Doug: Yes, and I hate to say this, but you have to remember that most of those children have suffered from diseases and malnutrition from an early age. So even if you give a kid like that all the best breaks, the odds are against them even achieving at a normal level in life.
L: So there's nothing that can be done to help?
Doug: I'm afraid the only solution for Haiti is internally driven change. It can't be helped from outside.
L: Wow… Tough Medicine.
Doug: That's the way I see it.
L: I don't see any investment implications here…
Doug: Well, there would be, if the Haitians totally – and I mean totally – cleared away their government. I'd invest in Haiti then.
L: It'd be at a bottom.
Doug: It'd be at a bottom, it's beautiful, its people will work very hard for little pay. It could be a great investment. But that's a pipe dream. The rescuers are going to make it impossible for anyone to make money investing in Haiti, so no one will invest in Haiti. Things could change, but the odds are overwhelming that Haiti will remain a welfare bum and even get worse.
L: So what would constitute evidence, to you, as an international speculator, that Haiti has hit bottom and has cleared a path for moving upwards?
Doug: Well, as you know, I think there should be only two laws: do all that you say you are going to do, and do not aggress upon others or their property. If they wrote a constitution and those were the only two laws in it, the place could have a chance. But that's not going to happen. Haiti is one of those places that writes a new, complex, and ever more cockamamie constitution every few years. Which doesn't really matter, in that they completely disregard it anyway.
L: What about new anti-earthquake technologies? Could an event like this thing push more money into that field and create opportunities for speculators?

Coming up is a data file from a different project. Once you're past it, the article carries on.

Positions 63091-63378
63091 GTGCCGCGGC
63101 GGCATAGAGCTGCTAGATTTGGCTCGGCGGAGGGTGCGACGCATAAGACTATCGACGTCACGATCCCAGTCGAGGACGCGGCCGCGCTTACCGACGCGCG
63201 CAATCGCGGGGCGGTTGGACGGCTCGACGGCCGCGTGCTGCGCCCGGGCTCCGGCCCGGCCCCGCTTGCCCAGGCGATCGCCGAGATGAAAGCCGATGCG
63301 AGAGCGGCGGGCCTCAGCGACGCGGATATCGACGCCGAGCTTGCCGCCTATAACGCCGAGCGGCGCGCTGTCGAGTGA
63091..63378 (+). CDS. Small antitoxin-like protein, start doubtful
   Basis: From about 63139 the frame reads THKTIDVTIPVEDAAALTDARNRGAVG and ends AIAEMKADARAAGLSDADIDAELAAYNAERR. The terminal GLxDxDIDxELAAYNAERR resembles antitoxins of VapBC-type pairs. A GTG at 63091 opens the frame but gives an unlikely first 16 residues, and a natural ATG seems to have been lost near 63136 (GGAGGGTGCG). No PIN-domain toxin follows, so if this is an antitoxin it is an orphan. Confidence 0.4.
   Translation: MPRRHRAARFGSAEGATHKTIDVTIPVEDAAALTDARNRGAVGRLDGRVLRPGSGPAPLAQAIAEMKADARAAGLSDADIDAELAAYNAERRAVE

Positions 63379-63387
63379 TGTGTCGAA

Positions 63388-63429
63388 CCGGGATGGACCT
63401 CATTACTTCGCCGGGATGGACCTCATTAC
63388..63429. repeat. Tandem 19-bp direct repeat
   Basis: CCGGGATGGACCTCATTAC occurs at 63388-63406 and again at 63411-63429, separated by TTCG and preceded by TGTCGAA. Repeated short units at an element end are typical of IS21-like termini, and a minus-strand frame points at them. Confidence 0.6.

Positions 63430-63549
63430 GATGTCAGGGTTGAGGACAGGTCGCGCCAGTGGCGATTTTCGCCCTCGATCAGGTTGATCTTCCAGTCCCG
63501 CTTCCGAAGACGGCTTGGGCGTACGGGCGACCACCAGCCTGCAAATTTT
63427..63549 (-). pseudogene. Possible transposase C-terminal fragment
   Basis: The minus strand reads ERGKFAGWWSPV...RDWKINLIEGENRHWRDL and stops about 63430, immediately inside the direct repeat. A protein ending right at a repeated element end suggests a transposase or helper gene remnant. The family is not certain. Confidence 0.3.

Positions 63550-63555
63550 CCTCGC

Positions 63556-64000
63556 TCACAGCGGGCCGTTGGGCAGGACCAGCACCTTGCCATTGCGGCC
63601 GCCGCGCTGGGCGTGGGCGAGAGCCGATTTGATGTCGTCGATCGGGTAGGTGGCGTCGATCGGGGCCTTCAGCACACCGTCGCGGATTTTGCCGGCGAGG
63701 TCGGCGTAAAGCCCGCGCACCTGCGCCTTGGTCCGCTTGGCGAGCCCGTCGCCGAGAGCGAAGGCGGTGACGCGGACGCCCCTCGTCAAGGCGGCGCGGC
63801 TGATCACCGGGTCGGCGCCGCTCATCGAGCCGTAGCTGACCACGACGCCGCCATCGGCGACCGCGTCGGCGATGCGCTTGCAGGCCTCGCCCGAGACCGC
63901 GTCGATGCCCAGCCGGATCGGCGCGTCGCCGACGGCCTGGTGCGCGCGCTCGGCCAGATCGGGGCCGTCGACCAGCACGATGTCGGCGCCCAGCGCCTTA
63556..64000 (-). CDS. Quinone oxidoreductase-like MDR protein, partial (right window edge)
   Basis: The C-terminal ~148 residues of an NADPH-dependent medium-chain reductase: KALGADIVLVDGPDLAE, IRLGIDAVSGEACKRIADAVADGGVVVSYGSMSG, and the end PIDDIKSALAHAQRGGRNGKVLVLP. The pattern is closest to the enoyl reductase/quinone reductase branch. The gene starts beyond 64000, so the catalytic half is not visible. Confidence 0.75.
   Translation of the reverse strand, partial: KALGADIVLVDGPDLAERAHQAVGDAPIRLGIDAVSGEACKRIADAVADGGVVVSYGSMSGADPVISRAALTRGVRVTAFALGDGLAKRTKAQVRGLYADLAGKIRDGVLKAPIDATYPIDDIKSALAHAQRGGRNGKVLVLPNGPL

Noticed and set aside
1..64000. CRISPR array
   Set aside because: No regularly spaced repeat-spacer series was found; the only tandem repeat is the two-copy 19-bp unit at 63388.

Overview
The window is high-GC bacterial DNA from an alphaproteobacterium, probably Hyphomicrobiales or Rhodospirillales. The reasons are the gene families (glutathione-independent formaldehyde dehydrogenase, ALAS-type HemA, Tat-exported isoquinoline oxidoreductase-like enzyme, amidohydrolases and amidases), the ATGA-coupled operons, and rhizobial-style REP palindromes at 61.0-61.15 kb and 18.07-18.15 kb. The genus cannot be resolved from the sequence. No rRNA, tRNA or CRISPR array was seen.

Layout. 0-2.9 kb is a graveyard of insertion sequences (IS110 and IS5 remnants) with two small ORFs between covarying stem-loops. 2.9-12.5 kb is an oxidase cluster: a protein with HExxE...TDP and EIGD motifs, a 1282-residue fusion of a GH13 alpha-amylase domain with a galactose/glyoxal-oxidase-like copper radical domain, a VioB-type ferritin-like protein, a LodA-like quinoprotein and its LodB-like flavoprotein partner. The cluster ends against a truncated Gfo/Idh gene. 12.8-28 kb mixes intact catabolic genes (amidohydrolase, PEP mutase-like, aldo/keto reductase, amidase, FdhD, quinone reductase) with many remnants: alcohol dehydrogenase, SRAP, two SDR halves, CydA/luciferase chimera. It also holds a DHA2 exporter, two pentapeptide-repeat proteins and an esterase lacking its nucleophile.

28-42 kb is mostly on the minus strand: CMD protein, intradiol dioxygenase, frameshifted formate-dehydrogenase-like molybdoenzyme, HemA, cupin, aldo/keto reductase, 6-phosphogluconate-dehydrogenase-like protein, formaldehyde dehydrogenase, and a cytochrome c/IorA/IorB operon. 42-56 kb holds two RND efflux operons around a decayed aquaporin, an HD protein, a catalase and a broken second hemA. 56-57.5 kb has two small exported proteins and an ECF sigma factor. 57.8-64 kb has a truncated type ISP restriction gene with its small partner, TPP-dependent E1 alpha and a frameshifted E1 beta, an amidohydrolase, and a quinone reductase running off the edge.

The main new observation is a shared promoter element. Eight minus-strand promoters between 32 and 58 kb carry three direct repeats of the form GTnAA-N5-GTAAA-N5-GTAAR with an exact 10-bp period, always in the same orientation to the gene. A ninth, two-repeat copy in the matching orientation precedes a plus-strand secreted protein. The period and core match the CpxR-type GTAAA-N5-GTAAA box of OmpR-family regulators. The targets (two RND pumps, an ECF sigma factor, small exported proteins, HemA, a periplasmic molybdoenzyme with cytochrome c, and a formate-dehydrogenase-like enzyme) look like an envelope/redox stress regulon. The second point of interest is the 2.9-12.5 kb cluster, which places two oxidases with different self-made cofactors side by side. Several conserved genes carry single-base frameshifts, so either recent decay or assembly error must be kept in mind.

Doug: That could be – it's the sort of trend Alex Daley, our technology guru and editor of Casey's Extraordinary Technology, is good at spotting. But it's not going to help Haiti so much as places like California.
L: Right. Another sobering talk – we should go to the movies next week and talk about the entertainment business.
Doug: Yes, I'm planning on seeing Avatar tomorrow night. Until next week, then.
L: Thanks, Doug. Next week.
If we sent the first, best, and most complete field hospital to Haiti, our system comes out on top compared with any other government in the world. The USA and French sent in hundreds of doctors and nurses and they were unable to treat injured because they had no infrastructure in place. It took them two weeks to start getting things off the ground. They initially had insufficient plaster for casts, no dialysis equipment, etc. because planes with the equipment were not allowed to land.
There are gannifs over here, but the society is functioning, businesses are starting up, major research labs of IBM and Intel have been set up here. I don't know where your brain was in this posting.
Ezra, where are YOUR brains? Do you know how to read English? Do you understand the word "HIGHLIGHTS? That is where the similarity lies.That is what I was trying to point out.
To all, if this wasn't clear from the start, I will make it clear now. Of course I am not talking about a failed state financially at this point. I am talking about DICTATORSHIP. It is a POLITICAL AND MORAL issue. Yet if you dig deep into Israeli society, you WILL find that about 18 families rule, and business competition is crushed fiercely.
Read this article again:
Notice that we are number 44 on the list, while Haiti is number 141; obviously quite a difference, but compared to Australia, Switzerland, or even to increasingly socialist- communist USA, we are still way behind in terms of economic freedom. Dictatorship breeds financial hardship as well. Our medical success is not a reflection of our political success, it is a reflection of centuries of Jewish dedication to medicine, Jewish ingenuity, Jewish talent, Jewish love of humanity.
Doug Casey explains very clearly that the worse of the crop make their way to the top, and that is what has been happening in Israel as well. Just read the post before this one, and see for yourselves. See what Barak the monster is doing to Jews, what his acolytes Bibi, Peres and co. support and condone. Is that NOT tyranny? Is that NOT fascism? Is that NOT dictatorship? Is that NOT evil and a denial of human rights? Is Ehud Barak any better than Baby Doc? I don't think so: I think he is worse: he is going against G-d Himself.